1. 1. ‘Computer A’ sends a broadcast ‘DHCPDISCOVER’ message as following,

Image1664.JPGFigure 7.8: ‘DHCPDISCOVER‘ packet

Source MAC: the MAC address of ‘computer A’.

Destination MAC: the ‘layer 2’ broadcast (all Ones).

Source IP: all zeros (This means that this computer is asking for its IP address).

Destination IP: ‘layer 3’ broadcast (all Ones).

  1. 2. The DHCP sends a unicast ‘DHCPOFFER’ message to ‘computer A’ offering it an IP address.
  2. 3. ‘Computer A’ sends a broadcast ‘DHCPREQUEST’ message requesting the offered IP address.
  3. 4. The DHCP sends a unicast ‘DHCPACK’ message to ‘computer A’ acknowledging it that the offered IP is assigned to you.

Note: The network administrator may configure the router to work as a DHCP server.

7.4.3 APIPA

APIPA (Automatic Private IP Addressing) is a range of IP addresses (169.254.0.0: 169.254.255.255).

Suppose that a computer is configured to take its NIC settings from a DHCP server.

At startup, the computer will try to communicate with the DHCP by sending a broadcast ‘DHCPDISCOVER’ message.

If the computer is unable to communicate with the DHCP to have its NIC settings from it, it will give itself an APIPA IP address which is an IP address in the range (169.254.0.0: 169.254.255.255).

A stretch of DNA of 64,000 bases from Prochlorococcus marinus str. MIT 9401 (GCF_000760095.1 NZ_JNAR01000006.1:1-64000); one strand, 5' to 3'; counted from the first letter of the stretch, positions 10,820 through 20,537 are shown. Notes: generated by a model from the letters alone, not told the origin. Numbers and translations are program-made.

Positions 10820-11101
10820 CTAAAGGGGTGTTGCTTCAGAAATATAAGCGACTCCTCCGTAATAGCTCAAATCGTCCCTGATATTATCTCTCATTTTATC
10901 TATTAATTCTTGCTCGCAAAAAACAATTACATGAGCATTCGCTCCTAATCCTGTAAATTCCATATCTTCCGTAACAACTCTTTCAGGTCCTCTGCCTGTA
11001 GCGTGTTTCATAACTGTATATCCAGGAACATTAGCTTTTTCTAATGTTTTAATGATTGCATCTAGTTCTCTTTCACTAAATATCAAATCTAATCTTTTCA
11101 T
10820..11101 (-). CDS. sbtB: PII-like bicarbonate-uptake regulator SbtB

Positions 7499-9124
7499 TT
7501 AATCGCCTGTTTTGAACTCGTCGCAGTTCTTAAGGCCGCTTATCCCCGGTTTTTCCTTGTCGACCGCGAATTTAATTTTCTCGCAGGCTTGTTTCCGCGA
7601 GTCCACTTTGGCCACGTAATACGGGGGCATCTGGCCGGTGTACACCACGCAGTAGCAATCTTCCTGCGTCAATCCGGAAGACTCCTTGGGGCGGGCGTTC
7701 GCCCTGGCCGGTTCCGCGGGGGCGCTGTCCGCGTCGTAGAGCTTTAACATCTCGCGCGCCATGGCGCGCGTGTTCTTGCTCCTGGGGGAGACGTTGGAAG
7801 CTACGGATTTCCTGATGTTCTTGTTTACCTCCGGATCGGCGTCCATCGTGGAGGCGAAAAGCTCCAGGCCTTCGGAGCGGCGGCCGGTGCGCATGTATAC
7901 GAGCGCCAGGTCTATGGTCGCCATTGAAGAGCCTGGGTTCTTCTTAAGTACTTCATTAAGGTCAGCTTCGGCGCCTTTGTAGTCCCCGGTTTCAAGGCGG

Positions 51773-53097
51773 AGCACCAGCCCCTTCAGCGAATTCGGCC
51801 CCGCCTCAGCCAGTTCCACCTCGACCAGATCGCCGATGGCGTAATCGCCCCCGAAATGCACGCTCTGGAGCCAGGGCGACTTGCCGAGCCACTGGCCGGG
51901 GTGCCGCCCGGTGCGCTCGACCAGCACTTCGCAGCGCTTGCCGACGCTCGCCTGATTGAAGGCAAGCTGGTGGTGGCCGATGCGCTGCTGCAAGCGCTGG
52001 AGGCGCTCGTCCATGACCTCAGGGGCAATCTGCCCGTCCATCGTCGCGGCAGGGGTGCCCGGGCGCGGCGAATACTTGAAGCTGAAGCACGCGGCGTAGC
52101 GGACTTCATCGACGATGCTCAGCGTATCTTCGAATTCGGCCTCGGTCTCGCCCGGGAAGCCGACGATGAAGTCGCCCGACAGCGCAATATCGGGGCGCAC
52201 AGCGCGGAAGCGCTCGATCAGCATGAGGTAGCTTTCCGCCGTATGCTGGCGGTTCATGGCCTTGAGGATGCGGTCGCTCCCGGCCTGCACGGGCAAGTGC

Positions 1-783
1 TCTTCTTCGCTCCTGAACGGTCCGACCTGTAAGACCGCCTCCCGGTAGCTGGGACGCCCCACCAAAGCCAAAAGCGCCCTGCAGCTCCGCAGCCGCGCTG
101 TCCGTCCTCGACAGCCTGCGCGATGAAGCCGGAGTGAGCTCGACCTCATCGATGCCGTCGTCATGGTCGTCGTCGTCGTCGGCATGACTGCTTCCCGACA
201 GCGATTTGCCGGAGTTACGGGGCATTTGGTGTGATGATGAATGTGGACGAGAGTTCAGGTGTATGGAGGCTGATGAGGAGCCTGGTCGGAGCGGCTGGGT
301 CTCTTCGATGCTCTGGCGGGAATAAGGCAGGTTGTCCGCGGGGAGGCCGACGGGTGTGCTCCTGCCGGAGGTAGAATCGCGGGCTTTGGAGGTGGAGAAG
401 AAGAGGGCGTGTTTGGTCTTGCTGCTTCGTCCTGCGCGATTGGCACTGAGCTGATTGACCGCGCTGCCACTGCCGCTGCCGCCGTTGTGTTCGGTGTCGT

7.5 ARP

ARP is the ‘Address Resolution Protocol’.

Every computer contains a table called the ‘ARP table’ stored in its memory. This table contains the IP and the MAC addresses of the other devices.

Image1672.JPG Figure 7.9: the ARP table

If a source computer needs to send some data to a destination computer, the source computer must know the IP address and the MAC address of the destination computer.

If the source computer knows only the IP address of the destination computer, it will use the ‘ARP protocol’ to know the MAC address of the destination computer and store those IP and the MAC addresses in its ARP table.

7.5.1 Case study

Image1681.JPG Figure 7.10: the ARP protocol

In figure (7.10), suppose the following,

Computer A needs to send some data to 192.168.18.91 (computer B)